Ballard keeps a fair balance between Jim’s helplessness and independence. Though left without a next-of-kin to care for him after the air raid, Jim is still able to live day-by-day because of his knowledge of the International Settlement where stores of food, beds of luxury, and comfort of isolation can all be found. This independence is superseded by Jim’s inability to surrender to the Japanese: “I tried to surrender, but it ain’t easy” (99). After his capture, Jim is intellectually weaned by a number of people but his physical efforts are largely by his own volition, efforts which allow him to pilfer potato skins, whole potatoes, and goods to trade with the business savvy Basie, an American opportunist also interned at the Lunghua camp. This helplessness/independence, which defines Jim’s early life, knits into the story of Empire of the Sun a sense of community, of altruistic intentions by some for the benefit of the many.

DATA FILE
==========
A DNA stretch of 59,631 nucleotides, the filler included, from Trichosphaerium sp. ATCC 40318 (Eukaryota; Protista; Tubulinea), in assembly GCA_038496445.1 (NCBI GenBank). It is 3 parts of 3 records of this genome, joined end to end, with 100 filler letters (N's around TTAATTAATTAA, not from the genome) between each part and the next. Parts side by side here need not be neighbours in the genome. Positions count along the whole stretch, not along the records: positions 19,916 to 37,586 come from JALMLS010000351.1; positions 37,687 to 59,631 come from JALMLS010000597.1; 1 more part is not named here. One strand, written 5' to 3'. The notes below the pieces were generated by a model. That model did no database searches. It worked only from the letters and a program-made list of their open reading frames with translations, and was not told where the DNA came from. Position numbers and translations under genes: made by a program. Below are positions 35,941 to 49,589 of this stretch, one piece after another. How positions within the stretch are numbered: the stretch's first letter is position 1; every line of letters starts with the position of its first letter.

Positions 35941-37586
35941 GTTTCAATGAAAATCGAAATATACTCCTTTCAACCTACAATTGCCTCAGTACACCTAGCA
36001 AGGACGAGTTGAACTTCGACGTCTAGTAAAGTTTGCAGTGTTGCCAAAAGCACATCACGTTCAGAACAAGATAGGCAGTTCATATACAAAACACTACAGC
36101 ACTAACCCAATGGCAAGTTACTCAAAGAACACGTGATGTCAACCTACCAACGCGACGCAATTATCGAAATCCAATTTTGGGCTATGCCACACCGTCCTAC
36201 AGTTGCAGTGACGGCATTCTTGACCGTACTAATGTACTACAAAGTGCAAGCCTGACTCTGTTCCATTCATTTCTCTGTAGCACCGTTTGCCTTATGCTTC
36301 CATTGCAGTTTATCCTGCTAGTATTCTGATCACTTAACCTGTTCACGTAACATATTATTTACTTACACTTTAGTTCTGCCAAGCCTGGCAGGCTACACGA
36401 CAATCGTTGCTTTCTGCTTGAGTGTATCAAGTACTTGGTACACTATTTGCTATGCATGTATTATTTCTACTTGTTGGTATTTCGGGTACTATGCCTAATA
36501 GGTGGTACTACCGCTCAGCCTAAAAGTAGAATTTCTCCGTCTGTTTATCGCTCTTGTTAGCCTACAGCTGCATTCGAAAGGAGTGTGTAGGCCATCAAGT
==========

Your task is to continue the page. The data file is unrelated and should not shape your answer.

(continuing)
Later, after the Japanese had left the camp, Jim returned because he had nowhere else to go. Shanghai was too far of a walk but he was comfortable with the confinement in the Lunghua camp. Ally B-59 planes began to drop care packages for the prisoners of war and Jim was exposed to the heroic war stories from the American perspective, courtesy of the Reader’s Digest and Saturday Evening Post magazines. With the stories came captivating advertisements belonging to a world he’d never known, and products of a place thousands of miles away—all providing Jim with the wonderment of escapism. This escapism is evident in Ballard’s modern writing with Terminal Beach (1964) and Vermilion Sands (1971).
As a bonus, the Harper Perennial [UK] edition (2006) has some insightful non-fiction material to J.G. Ballard’s experience during the war, which is the “The End of My War” (1995) article mentioned above. Here, he says some controversial things about the atomic bombing of Hiroshima and Nagasaki:
The claims that Hiroshima and Nagasaki constitute an American war crime have had an unfortunate effect on the Japanese, confirming their belief that they were the victims of the war rather than the aggressors. As a nation the Japanese have never faced up the atrocities they committed, and are unlikely to do so long as we bend out hands in shame before the memories of Hiroshima and Nagasaki.
The bonus material isn’t essential reading but it’s insightful into Ballard’s feelings about the true events rather than a filtered portrayal found in Empire of the Sun.